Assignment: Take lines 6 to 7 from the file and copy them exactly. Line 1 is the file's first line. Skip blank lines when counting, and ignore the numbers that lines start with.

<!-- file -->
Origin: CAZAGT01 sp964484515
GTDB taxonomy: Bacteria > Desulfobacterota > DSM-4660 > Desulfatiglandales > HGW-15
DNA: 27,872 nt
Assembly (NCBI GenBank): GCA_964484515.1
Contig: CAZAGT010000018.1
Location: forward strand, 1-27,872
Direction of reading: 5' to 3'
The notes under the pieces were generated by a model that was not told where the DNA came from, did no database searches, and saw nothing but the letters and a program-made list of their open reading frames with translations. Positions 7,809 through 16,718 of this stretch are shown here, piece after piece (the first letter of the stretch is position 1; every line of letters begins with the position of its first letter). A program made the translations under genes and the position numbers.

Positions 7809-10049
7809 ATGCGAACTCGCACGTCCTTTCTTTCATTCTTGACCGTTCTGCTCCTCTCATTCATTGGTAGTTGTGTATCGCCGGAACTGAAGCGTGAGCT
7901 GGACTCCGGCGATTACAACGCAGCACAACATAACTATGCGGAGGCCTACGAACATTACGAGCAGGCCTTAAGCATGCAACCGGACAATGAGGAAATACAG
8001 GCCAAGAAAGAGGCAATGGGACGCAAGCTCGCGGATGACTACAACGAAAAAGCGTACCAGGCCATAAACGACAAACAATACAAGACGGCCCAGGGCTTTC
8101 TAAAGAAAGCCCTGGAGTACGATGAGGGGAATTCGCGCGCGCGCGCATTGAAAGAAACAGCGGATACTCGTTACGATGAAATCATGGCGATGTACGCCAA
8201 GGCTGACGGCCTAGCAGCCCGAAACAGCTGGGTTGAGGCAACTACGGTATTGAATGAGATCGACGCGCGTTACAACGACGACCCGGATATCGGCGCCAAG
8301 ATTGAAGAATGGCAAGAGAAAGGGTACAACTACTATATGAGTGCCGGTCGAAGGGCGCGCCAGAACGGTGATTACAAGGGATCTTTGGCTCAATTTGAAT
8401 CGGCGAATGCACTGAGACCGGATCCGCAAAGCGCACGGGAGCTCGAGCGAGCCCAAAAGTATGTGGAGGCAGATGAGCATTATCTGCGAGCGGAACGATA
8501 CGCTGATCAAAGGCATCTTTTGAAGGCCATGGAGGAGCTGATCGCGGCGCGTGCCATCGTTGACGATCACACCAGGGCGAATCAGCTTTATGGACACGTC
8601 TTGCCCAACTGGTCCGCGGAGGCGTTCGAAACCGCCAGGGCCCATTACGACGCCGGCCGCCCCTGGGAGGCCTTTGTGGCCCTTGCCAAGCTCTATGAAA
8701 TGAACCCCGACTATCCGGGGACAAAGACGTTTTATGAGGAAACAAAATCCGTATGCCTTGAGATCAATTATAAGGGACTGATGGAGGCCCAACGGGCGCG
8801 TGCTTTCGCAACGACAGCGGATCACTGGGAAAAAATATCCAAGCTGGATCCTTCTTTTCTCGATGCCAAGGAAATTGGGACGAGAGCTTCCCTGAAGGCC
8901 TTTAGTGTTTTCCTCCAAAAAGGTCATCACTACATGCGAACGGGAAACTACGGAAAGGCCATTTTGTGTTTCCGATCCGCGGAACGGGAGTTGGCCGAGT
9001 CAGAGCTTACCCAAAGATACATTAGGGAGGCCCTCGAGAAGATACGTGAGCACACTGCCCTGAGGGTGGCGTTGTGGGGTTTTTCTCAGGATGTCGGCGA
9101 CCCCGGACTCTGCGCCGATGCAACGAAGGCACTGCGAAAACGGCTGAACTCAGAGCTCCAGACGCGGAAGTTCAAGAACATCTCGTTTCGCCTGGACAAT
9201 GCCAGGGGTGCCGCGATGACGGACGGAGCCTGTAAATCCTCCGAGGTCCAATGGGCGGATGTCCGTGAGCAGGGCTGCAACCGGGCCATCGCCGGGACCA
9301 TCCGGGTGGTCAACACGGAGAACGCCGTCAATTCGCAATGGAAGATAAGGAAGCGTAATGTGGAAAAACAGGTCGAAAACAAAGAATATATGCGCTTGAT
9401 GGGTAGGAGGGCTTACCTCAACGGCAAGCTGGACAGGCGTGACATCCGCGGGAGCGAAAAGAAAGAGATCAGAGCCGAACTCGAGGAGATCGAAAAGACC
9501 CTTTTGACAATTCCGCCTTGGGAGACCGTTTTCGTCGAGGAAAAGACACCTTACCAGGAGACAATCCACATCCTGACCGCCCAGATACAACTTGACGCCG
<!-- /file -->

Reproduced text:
Location: forward strand, 1-27,872
Direction of reading: 5' to 3'